Kirkpinar Oil Wrestling Festival – Turkey

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Oil Wrestling now holds a Guinness World Record for the longest running sports competition in the world!

History:


The history of oil-wrestling links back to 2650 BC with evidence being discovered in Ancient Egypt, Assyria, and other regions in the Middle East. But the history of the oil-wrestling tournaments as they are known today links back to the Persian Mythical Era, believed to have begun around 1065 BC. 


Before 1582, all wrestlers were obtained from prisoners of war, the Devşirme, or other slave sources. But beginning with the Devşirme system, healthy and strong young men began to be recruited and trained from various provinces of the Ottoman Empire.


Wrestling championships were constantly held throughout the Ottoman Empire, with every city and village having their own annual events. But since 1924, bouts have been held on the Sarayiçi island near Edirne. It is said that about 300 different oil-wrestling games are held in Turkey each year and they host an average of ten million spectators.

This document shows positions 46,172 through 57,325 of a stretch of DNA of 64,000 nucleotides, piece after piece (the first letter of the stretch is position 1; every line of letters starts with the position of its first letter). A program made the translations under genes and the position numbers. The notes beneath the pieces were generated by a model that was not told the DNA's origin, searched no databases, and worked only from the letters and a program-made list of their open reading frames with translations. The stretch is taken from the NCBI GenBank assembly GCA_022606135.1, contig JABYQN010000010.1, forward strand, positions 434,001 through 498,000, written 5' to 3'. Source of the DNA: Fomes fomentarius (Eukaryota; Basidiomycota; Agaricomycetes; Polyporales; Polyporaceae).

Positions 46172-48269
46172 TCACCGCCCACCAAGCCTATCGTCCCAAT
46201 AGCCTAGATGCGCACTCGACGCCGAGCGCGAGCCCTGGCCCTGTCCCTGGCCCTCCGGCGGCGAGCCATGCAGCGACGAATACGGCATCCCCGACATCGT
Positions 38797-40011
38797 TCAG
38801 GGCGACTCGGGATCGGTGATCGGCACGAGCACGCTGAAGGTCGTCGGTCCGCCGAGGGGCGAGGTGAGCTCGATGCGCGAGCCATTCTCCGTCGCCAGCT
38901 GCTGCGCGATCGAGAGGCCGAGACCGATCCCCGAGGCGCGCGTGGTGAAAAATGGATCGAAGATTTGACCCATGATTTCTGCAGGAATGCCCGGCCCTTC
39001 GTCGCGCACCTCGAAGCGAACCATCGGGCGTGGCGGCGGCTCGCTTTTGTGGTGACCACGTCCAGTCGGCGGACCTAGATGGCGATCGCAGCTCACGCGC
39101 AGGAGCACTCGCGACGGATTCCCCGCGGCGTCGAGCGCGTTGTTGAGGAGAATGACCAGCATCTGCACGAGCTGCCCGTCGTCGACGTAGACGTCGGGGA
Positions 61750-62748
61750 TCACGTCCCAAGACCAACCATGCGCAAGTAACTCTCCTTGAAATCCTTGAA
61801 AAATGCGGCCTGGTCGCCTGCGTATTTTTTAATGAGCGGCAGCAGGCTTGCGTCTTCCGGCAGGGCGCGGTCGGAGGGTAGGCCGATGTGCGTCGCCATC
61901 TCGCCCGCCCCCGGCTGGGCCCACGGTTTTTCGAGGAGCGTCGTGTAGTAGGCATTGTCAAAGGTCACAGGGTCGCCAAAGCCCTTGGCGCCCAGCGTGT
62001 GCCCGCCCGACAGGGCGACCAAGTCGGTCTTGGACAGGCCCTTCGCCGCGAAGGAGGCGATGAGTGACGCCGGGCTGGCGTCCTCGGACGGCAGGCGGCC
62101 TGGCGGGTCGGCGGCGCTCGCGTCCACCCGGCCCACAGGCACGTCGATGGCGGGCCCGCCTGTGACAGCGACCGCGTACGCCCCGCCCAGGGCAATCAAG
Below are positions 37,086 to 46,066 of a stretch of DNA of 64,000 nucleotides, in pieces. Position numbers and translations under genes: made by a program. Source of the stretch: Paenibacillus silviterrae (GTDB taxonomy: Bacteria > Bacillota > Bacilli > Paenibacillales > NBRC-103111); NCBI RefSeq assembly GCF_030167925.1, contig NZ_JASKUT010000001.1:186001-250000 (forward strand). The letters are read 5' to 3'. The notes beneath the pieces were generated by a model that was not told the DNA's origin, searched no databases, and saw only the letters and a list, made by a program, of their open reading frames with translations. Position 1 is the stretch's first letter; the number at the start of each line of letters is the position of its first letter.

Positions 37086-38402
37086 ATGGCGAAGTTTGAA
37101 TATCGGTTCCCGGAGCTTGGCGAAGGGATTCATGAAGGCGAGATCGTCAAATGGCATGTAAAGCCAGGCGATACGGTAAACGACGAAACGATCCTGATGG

The Match:

The ceremonial start of oil-wrestling, Peshrev, has roots in historic rituals of the Iranian training Zurkhaneh (house of strength) training (Very cool! Read more here). This “warming up” is a ceremony to greet or entertain the assembled crowd. There are numerous rhythms, movements, exercises and even acrobatics exhibited, which may also include displays of strength such as lifting heavy objects such as weights or chains.

The matches take place in an open, grassy field, with the contestants only clothed in leather pants that extend to just below the knee. Prior to each bout, the wrestlers must douse their entire body in olive oil. After which, the matches soon begin, and victory is achieved when one wrestler either pins the other to the ground like the wrestling we know today, or lifts his opponent above his shoulders, the like display of brute strength we know from our past.

Fun fact:

Until 1975, there was no time limit for wrestling in Kırkpınar. Beginning at 9am and ending at dusk, the participants would sometimes wrestle for up to one or two days, until they could clearly establish superiority over one another. 

After 1975, wrestling was limited to 40 minutes in the başpehlivan category and 30 minutes in other categories. If there is no winner within this initial time period, 15 (başpehlivan) or 10 minutes (other categories) of now scored wrestling will follow and a victor will be declared based on the points from this extra period.


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